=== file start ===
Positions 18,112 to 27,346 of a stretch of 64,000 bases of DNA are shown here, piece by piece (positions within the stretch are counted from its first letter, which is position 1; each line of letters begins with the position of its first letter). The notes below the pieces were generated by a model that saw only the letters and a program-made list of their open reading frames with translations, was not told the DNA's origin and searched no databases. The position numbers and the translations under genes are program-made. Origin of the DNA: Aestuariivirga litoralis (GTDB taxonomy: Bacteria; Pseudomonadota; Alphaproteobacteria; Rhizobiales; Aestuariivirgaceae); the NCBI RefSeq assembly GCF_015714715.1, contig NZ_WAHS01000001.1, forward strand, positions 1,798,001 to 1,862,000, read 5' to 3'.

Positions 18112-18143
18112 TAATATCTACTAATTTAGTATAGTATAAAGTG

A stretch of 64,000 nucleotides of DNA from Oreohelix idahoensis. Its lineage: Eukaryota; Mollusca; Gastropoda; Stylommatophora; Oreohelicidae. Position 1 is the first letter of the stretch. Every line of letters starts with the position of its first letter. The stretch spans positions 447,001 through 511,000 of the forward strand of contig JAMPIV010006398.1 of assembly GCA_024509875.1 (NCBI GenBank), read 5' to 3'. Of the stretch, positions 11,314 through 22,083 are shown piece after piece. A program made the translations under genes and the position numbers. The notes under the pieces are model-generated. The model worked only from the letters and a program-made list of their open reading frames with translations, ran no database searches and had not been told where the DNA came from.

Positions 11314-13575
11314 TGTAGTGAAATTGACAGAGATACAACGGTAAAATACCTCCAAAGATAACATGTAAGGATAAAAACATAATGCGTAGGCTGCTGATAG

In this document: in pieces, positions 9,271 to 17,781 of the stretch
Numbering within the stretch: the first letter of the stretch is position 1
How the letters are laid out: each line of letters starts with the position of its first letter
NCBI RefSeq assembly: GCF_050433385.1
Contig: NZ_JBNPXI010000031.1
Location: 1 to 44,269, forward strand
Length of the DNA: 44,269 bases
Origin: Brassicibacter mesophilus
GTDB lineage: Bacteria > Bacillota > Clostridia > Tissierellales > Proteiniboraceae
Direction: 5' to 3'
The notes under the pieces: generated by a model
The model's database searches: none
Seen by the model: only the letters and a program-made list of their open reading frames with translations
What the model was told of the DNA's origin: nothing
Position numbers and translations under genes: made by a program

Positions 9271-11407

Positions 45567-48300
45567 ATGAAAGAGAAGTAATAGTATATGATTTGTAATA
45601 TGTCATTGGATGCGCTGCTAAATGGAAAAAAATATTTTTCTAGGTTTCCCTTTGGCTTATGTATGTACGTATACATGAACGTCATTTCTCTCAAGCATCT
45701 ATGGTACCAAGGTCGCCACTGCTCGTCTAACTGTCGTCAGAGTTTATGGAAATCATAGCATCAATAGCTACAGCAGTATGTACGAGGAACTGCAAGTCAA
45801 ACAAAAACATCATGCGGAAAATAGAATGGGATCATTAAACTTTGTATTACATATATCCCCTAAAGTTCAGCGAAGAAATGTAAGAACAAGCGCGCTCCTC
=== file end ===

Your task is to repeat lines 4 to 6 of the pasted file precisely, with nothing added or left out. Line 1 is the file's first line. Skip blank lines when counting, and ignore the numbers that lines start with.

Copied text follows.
A stretch of 64,000 nucleotides of DNA from Oreohelix idahoensis. Its lineage: Eukaryota; Mollusca; Gastropoda; Stylommatophora; Oreohelicidae. Position 1 is the first letter of the stretch. Every line of letters starts with the position of its first letter. The stretch spans positions 447,001 through 511,000 of the forward strand of contig JAMPIV010006398.1 of assembly GCA_024509875.1 (NCBI GenBank), read 5' to 3'. Of the stretch, positions 11,314 through 22,083 are shown piece after piece. A program made the translations under genes and the position numbers. The notes under the pieces are model-generated. The model worked only from the letters and a program-made list of their open reading frames with translations, ran no database searches and had not been told where the DNA came from.

Positions 11314-13575
11314 TGTAGTGAAATTGACAGAGATACAACGGTAAAATACCTCCAAAGATAACATGTAAGGATAAAAACATAATGCGTAGGCTGCTGATAG